Ashlee Wells Jackson and Laura Weetzie Wilson have photographed 450 women and their children for a project celebrating post pregnancy bodies.
The Fourth Trimester Project already the subject for a documentary and a book deal has caught the attention of many women around the world for their real and beautiful depictions of what happens to a woman’s body after pregnancy.
Now Facebook and Instagram want them to stop. The social media giants have forcibly removed several of the women’s photographs – even locking out their Facebook page on several occasions.
So what’s all the fuss about? The social media giants have a blanket ban on all photos containing naked children, while Instagram claims they won’t publish any nudity at all.
Take a look at some of the images that were banned:
Ashlee Wells Jackson, who started the project in June 2013 to celebrate post-pregnancy after her own traumatic birth, is outraged by their removal. She said the ‘offending’ photographs have all contained breastfeeding, mums in underwear (no nipples or genitalia visible) and very young naked children.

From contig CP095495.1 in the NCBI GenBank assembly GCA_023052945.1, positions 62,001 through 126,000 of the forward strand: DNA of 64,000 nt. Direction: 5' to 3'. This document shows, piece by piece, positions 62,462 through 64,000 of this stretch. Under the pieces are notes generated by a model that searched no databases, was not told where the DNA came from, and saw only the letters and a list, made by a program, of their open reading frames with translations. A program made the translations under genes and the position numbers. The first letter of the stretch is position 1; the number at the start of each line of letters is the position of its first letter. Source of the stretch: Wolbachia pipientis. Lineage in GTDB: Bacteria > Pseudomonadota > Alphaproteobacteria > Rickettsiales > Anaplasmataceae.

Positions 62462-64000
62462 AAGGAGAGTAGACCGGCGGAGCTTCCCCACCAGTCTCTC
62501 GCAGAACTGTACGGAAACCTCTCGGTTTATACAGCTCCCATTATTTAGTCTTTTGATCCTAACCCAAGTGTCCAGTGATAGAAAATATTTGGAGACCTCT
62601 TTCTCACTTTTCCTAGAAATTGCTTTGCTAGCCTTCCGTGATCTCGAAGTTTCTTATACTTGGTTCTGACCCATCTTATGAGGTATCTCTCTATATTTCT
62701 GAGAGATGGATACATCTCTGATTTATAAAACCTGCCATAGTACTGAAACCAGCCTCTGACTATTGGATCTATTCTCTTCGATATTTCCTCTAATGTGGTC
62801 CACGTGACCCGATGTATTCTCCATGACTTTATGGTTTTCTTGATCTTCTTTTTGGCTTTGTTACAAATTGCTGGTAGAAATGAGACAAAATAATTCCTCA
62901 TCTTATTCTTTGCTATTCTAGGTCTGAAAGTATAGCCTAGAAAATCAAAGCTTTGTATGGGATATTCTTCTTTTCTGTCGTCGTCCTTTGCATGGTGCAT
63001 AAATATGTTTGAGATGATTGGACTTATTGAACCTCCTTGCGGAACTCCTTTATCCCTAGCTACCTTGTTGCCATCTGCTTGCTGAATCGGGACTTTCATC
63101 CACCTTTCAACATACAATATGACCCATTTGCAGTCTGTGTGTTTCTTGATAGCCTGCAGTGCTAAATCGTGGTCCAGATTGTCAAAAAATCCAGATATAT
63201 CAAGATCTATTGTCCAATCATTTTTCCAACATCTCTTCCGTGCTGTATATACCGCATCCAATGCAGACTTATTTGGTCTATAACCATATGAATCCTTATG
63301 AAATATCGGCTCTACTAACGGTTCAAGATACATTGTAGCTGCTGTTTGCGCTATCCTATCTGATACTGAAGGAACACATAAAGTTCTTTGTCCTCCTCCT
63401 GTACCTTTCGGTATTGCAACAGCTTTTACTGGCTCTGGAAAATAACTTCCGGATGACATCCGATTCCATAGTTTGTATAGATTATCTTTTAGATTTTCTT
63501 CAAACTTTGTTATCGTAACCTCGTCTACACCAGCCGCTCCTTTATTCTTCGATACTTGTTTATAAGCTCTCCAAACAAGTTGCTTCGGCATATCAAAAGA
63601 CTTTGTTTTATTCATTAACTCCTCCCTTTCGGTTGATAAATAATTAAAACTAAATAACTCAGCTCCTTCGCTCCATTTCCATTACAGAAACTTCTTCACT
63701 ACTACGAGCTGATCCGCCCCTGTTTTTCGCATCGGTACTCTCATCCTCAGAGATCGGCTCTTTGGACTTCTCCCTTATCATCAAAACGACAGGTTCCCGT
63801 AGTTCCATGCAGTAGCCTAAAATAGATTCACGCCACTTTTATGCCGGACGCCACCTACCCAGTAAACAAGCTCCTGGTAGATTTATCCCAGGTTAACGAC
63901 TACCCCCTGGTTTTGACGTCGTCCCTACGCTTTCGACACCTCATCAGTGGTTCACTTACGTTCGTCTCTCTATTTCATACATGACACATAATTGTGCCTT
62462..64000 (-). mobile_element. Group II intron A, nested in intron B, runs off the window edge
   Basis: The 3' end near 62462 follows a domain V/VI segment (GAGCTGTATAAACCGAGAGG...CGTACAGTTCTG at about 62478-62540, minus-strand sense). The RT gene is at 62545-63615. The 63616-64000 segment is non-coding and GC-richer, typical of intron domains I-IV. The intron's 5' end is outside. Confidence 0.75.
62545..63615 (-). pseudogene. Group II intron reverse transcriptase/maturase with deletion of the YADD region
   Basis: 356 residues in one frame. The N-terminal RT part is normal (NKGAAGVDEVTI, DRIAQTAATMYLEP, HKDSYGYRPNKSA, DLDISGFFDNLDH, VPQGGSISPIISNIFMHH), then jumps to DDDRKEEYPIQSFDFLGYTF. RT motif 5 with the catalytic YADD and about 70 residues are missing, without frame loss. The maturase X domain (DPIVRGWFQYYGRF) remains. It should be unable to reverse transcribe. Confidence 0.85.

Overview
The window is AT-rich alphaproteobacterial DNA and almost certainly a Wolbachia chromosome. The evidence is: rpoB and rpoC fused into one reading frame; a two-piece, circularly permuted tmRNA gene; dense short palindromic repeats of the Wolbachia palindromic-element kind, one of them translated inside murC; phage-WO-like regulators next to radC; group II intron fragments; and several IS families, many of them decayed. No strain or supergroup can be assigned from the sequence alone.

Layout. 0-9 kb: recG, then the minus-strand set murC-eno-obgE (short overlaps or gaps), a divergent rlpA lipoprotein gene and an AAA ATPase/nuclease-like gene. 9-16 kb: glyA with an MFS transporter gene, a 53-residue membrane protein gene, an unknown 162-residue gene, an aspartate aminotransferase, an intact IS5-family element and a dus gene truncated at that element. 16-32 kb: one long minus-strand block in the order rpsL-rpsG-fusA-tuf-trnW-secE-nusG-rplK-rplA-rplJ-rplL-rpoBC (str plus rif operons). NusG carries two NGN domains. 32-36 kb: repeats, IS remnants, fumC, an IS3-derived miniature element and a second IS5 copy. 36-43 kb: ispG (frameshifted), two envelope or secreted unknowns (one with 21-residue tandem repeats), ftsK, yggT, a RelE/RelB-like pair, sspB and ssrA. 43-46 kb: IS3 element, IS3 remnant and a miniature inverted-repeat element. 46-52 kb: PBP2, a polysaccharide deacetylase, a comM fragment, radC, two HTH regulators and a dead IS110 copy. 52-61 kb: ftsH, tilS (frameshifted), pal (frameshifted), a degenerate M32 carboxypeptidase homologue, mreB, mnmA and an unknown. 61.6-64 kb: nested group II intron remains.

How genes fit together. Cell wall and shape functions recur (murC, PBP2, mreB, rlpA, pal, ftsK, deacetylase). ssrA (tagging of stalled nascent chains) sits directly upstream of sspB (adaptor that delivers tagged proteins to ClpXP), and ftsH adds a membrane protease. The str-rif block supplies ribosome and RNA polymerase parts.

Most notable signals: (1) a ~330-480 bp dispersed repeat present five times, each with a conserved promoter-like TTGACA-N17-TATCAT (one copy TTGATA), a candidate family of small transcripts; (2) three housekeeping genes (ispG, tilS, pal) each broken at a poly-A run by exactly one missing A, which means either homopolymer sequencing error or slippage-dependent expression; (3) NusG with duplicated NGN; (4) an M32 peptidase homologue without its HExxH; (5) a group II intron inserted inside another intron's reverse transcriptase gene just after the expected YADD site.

“[Their actions] make women and breastfeeding moms feel like they’re doing something wrong…,” she told The Huffington Post.
Wells Jackson doesn’t’ dispute Facebook’s right to make their decision, “It’s their platform after all,” she said. But she wants them to be consistent – citing the #sxy hashtag on Instagram and ‘outright’ sexual act photos on Facebook as proof they’re being selective and bias.
She’s now started a Change.org petition asking the social networks to stop censoring her photographs and created a hashtag #StopCensoringMotherhood to support her cause.
Facebook and Instagram have not yet responded to Wells Jackson’s campaign, but hundreds of women have expressed their solidarity by posting their own personal photos of their post-pregnancy bodies.
So what do you make of this? Are you comfortable with naked photos of children on social media? Or would you prefer they stayed offline?